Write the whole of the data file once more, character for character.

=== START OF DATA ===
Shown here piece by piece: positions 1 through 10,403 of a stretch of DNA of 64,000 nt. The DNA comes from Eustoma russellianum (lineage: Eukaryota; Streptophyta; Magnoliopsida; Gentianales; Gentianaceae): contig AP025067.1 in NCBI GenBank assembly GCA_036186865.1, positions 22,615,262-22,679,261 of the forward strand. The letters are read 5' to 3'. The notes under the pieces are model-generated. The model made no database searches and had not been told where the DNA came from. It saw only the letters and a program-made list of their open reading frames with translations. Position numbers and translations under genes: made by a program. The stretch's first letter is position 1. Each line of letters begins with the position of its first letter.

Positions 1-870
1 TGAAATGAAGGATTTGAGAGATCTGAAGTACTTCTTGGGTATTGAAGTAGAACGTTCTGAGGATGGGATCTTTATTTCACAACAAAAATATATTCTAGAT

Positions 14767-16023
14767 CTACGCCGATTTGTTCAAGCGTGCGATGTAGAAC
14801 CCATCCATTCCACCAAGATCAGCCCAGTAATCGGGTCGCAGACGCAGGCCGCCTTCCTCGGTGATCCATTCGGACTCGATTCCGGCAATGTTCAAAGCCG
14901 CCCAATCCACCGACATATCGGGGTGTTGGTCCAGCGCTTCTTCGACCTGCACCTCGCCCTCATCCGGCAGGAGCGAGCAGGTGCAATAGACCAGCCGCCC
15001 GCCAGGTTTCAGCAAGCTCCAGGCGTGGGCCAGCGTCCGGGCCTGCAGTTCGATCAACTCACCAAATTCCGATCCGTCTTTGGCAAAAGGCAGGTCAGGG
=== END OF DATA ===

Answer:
Shown here piece by piece: positions 1 through 10,403 of a stretch of DNA of 64,000 nt. The DNA comes from Eustoma russellianum (lineage: Eukaryota; Streptophyta; Magnoliopsida; Gentianales; Gentianaceae): contig AP025067.1 in NCBI GenBank assembly GCA_036186865.1, positions 22,615,262-22,679,261 of the forward strand. The letters are read 5' to 3'. The notes under the pieces are model-generated. The model made no database searches and had not been told where the DNA came from. It saw only the letters and a program-made list of their open reading frames with translations. Position numbers and translations under genes: made by a program. The stretch's first letter is position 1. Each line of letters begins with the position of its first letter.

Positions 1-870
1 TGAAATGAAGGATTTGAGAGATCTGAAGTACTTCTTGGGTATTGAAGTAGAACGTTCTGAGGATGGGATCTTTATTTCACAACAAAAATATATTCTAGAT

Positions 14767-16023
14767 CTACGCCGATTTGTTCAAGCGTGCGATGTAGAAC
14801 CCATCCATTCCACCAAGATCAGCCCAGTAATCGGGTCGCAGACGCAGGCCGCCTTCCTCGGTGATCCATTCGGACTCGATTCCGGCAATGTTCAAAGCCG
14901 CCCAATCCACCGACATATCGGGGTGTTGGTCCAGCGCTTCTTCGACCTGCACCTCGCCCTCATCCGGCAGGAGCGAGCAGGTGCAATAGACCAGCCGCCC
15001 GCCAGGTTTCAGCAAGCTCCAGGCGTGGGCCAGCGTCCGGGCCTGCAGTTCGATCAACTCACCAAATTCCGATCCGTCTTTGGCAAAAGGCAGGTCAGGG